While light and medium tracked armoured fighting vehicles (AFVs) are deployed by countries in the Middle East in significant numbers, there is a clear move in the region to a more balanced fleet of tracked and wheeled AFVs.
The latter exhibit a number of significant advantages over their tracked counterparts, including lower procurement, operating and support costs, as well as having greater strategic mobility, especially over the longer distances that are encountered by a number of countries in the Gulf.
Tracked armoured personnel carriers (APCs) and infantry fighting vehicles (IFVs) are normally transported over longer distances by heavy equipment transporters (HETs). However, the wheeled AFV can be deployed over long distances under its own power, reducing the burden on the HET fleet, which is often heavily stretched in times of crisis. This is of key importance to countries in the region that have long borders to protect, and where units have to be rapidly deployed from one part of the country to another.
In use with a number of countries in the Gulf region, including Abu Dhabi, Kuwait, Oman and Qatar, is the French Panhard Defense (now part of Renault Trucks Defense) Véhicule Blindé Léger (VBL) light scout car. This is deployed by a number of countries in the traditional reconnaissance role, as well as more specialised roles, including being fitted with anti-tank guided weapons (ATGW) such as the MILAN or TOW.
The latest version is the VBL Mk 2, which has more internal volume and payload. A batch of 20 was delivered to Kuwait fitted with the Norwegian Kongsberg Protector remote weapon station (RWS) armed with a .50in M2 HB machine gun and banks of grenade launchers.
Countries in the Middle East still operate large numbers of 4x4 and 6x6 vehicles, but there is a clear trend towards the fielding of larger fleets of 8x8 vehicles. They normally offer greater volume and payload capacity, in turn enabling them to undertake a wider range of battlefield missions. They are also more capable of being fitted with turrets armed with larger calibre weapons.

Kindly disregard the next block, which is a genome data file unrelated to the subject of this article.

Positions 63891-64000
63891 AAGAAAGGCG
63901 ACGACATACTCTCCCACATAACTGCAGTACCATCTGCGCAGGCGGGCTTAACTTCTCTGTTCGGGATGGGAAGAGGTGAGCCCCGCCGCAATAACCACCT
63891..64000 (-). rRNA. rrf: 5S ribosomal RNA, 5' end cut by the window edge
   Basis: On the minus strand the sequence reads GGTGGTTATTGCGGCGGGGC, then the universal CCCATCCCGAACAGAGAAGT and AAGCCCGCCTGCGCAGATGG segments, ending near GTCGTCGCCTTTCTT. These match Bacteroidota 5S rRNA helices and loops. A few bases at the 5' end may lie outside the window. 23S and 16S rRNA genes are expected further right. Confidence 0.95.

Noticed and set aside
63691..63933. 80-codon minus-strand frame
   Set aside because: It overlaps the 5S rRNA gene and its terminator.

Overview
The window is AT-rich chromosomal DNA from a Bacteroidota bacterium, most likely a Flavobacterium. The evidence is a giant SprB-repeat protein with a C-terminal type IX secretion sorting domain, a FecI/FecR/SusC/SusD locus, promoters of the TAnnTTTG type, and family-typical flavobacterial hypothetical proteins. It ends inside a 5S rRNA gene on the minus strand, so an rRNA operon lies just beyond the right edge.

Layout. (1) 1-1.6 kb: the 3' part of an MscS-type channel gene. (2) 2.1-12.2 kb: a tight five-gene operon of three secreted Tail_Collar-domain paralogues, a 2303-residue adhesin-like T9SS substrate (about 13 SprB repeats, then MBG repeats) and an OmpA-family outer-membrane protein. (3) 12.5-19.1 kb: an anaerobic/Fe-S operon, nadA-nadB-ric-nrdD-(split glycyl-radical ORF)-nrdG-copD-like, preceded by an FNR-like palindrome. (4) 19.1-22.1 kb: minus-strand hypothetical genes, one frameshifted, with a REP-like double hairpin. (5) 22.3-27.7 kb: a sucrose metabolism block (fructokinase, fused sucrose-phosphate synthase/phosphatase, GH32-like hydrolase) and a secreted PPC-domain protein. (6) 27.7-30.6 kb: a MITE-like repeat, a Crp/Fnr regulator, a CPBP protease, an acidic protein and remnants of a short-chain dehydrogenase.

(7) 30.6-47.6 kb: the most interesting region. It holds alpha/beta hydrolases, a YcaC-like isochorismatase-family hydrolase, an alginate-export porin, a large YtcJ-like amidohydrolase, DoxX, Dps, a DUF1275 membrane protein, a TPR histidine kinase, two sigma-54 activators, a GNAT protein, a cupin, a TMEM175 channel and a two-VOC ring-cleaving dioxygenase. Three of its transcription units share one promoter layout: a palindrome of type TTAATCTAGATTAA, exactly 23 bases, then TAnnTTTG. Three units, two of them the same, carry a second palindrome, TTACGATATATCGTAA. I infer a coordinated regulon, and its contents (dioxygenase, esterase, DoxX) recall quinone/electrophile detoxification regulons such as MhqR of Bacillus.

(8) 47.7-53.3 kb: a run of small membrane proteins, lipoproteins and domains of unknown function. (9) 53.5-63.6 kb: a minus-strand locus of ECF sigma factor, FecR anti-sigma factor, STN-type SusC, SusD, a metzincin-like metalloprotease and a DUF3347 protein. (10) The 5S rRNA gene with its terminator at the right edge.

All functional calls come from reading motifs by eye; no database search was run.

Eight-wheeled vehicles have been widely used as APCs and are normally fitted with a roof-mounted turret or RWS, typically armed with a 12.7mm machine gun. Some countries are now using them as infantry fighting vehicles, fitted with turrets or RWS armed with a 25mm or 30mm cannon as well as a 7.62mm machine gun. These are usually coupled to a computerised fire control (FCS) system that enables stationary and moving targets to be engaged with a high first round hit probability. This does not mean there is not a vital role for the smaller and more compact 4x4 and 6x6 vehicles, whose size makes them useful in the confined spaces that are routinely encountered during urban operations.
A good example of an important 6x6 user is the Kuwait National Guard, which operates a fleet of Pandur vehicles supplied by AV Technology of the USA in six variants: APC, 90mm assault gun carrier, ambulance, command and control post, mortar carrier and repair/ recovery vehicle. A further 70 Pandurs have been delivered, built in Austria by General Dynamics European Land Systems – Steyr.
Further south in Arabia, the Royal Army of Oman operates a fleet of more than 170 Piranha (8x8) light armoured vehicles, manufactured by the then GKN Defence under licence from the now General Dynamics European Land Systems – MOWAG. In addition to the baseline APC, more specialised versions in operation include those for ambulance duties, artillery observation, command, repair and recovery, and 81mm mortar carriage. The Royal Guard of Oman has recently taken delivery of nine Italian Centauro 120mm (8x8) Mobile Gun Systems (MGS), and upgraded its small batch of Renault Trucks Defense Véhicule de l’Avant Blindé (VAB).
Qatar operates a fleet of Piranha (8x8) LAVs fitted with a CMI Defence two-person turret armed with a 90mm gun and a 7.62mm coaxial machine gun, which were supplied by GKN Defence from 1998. The Qatar Ministry of the Interior has recently boosted its capability with the delivery from Renault Trucks Defense of 10 Sherpas (4x4) and 22 Higuards (6x6). Both are mine resistant ambush protected- type vehicles optimised for the internal security role.
In the Kingdom of Saudi Arabia, the National Guard operated a fleet of more than 1,000 Cadillac Gage Commando V-150 LAVs in numerous configurations. They have been supplemented by a fleet of well over 1,400 General Dynamics Land Systems – Canada Light Armoured Vehicles (LAV) in the 8x8 configuration.
They have been supplied in many versions: APC fitted with a two-person turret armed with a 25mm cannon and 7.62mm coaxial machine gun; ambulance; anti-tank; command and control; direct fire with two-man 90mm turret; recovery; and 120mm mortar. Deliveries are still underway.
In addition to being deployed by the National Guard, the Saudi Arabian Ministry of Defence and Aviation also deploys LAVs, some of which were manufactured in the UK by the then GKN Defence.
Here in the UAE there is a longstanding requirement for 608 8x8 vehicles in a number of configurations, including an IFV. The nation has started to become self-sufficient in a number of key areas, including LAVs, for which the Nimr FOV is now in quantity production for an increasing range of battlefield missions.
The UAE has also now taken delivery of a fleet of 32 Rheinmetall MAN Military Vehicles Fuchs 2 (6x6) in the dedicated NBC reconnaissance role, which are the most advanced vehicles of their type deployed by any country in the Middle East.